University admissions expert describes 'billion-dollar business' of college application fraud
50 people charged in recent U.S. college admissions scandal
For those who work to prevent college admission fraud, allegations that dozens of powerful people helped their children cheat their way into elite U.S. universities are not surprising.
Fraudulent applications are actually a "billion-dollar business," according to the founder of a company that hopes to stop the practice.
"The reality is that college admissions are very competitive and a lot of times people will do anything to cross that line and get their kid into the school," said Emilie Cushman, founder and CEO of the Toronto-based Kira Talent.
Her company works with universities like the University of Toronto, McMaster, Waterloo and Johns Hopkins, to try to create a fraud-free admissions process.
Earlier this week, 50 people were charged in the U.S. — including actors Felicity Huffman and Lori Loughlin — for allegedly paying millions in bribes, hiring stand-ins to take exams and falsifying credentials.
"It's a big problem," Cushman told Stephen Quinn, the host of CBC's The Early Edition.
"We're finally getting some headlines around it because there were some celebrities involved but it's definitely not a new problem," Cushman said.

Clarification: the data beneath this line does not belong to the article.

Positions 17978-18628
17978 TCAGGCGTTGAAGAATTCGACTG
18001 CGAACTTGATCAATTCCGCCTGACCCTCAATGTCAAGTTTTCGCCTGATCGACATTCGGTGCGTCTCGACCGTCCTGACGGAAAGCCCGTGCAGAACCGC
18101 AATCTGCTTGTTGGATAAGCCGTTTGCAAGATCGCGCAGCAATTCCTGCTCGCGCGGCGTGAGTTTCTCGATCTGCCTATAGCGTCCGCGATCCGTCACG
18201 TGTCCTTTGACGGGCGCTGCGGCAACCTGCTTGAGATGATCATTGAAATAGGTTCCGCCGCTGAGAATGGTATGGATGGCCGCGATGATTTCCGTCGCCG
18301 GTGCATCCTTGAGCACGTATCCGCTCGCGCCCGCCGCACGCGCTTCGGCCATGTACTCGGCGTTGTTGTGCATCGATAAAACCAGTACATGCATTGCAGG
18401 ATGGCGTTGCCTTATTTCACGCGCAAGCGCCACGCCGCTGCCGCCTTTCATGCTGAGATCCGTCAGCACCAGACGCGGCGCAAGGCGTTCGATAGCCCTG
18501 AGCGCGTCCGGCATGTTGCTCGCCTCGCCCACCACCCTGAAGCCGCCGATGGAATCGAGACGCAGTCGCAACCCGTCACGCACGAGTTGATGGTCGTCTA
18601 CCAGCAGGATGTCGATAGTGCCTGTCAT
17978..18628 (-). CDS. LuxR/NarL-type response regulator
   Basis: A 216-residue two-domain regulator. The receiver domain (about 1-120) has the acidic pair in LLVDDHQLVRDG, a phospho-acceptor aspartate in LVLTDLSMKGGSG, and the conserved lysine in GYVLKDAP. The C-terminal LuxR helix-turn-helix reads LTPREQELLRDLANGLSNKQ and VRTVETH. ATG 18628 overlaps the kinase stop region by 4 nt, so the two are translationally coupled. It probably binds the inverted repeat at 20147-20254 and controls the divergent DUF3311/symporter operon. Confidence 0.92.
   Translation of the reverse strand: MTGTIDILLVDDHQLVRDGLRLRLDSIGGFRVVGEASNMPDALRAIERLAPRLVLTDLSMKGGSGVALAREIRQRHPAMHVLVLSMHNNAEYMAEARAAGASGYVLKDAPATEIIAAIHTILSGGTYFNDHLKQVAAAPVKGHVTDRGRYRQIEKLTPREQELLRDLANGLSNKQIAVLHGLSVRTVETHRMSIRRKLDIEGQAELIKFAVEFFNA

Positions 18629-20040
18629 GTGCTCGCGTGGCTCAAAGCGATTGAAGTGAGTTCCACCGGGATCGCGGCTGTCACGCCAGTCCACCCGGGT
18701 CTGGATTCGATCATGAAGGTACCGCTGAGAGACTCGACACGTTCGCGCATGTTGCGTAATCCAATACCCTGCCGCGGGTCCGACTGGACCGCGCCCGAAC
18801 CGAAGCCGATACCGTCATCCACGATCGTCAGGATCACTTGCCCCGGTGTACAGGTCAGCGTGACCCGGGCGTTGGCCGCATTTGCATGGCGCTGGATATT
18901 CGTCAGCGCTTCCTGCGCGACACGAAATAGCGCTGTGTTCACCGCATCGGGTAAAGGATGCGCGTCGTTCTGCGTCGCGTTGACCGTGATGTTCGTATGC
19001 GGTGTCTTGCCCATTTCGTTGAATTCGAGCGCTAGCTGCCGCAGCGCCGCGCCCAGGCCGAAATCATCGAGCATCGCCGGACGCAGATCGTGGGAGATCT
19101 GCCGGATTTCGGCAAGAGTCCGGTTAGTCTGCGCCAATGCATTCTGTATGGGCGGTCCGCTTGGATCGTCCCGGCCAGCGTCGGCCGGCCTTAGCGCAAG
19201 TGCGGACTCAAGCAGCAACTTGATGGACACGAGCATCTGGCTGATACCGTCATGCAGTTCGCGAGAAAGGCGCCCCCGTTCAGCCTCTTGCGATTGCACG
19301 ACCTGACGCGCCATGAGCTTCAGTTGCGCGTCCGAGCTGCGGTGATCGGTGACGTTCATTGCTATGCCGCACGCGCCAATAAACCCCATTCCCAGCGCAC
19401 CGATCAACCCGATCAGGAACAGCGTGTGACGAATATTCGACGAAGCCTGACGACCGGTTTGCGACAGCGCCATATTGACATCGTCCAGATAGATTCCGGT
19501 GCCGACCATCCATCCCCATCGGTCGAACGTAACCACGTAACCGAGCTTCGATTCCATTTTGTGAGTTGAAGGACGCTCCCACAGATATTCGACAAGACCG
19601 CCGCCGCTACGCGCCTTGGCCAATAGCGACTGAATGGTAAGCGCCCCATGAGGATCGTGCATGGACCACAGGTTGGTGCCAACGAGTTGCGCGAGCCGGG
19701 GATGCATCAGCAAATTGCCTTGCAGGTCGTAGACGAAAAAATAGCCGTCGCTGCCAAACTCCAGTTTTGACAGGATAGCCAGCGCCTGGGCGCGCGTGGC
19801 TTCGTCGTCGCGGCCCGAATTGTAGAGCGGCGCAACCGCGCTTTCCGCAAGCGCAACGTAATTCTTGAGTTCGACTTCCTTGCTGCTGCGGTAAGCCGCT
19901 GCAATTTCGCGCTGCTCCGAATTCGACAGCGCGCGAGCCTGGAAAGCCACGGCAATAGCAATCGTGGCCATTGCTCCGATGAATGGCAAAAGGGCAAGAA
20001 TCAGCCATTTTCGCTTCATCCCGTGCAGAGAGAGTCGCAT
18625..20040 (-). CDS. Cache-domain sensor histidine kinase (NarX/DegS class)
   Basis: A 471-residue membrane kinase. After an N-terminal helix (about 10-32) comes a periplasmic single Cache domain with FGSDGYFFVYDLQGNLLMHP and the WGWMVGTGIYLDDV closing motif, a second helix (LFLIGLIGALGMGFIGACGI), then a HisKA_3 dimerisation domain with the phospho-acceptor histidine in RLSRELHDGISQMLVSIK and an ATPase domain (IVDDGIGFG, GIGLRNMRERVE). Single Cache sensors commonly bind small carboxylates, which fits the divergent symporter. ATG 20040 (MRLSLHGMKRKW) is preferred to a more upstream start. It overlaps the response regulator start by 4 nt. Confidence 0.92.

Philanthropists, actors, lawyers, coaches accused
The list of those facing charges includes David Sidoo, a prominent Vancouver philanthropist and mainstay in UBC's athletics program, as well as influential actors, lawyers and coaches.
Sidoo is accused of paying $200,000 to have someone take SATs for his sons in 2011 and 2012.
Court documents say a person whom Sidoo hired allegedly took the test in Vancouver and was under strict instructions to not score "too high" so the score would appear believable.
Paying that kind of money is an extreme example, Cushman said, but hiring someone to help with the admission process is not unusual.
"There's the low-end consultants who might only charge a couple of hundred dollars and then there's the high-end consultants that are being hired by the richest families," she said.
"It's a billion-dollar business."
The help students get ranges from coaching during the application process to help writing better essays to hiring stand-ins to sit exams.
"A few years ago, we actually did a little experiment where we hired an admissions consultant," Cushman said.
"It was interesting because they really get to know you. They interview you, they get to know your writing style, they get to know who you are as a person, so the fraud is spotless."
Cushman is pushing for schools to change their application processes from relying on submitted test scores and essays.
"That really isn't getting the full story anymore," she said.
"Schools need to adapt and they need to start embracing technology that can help catch these things and give them a more holistic [application] process."
With files from The Early Edition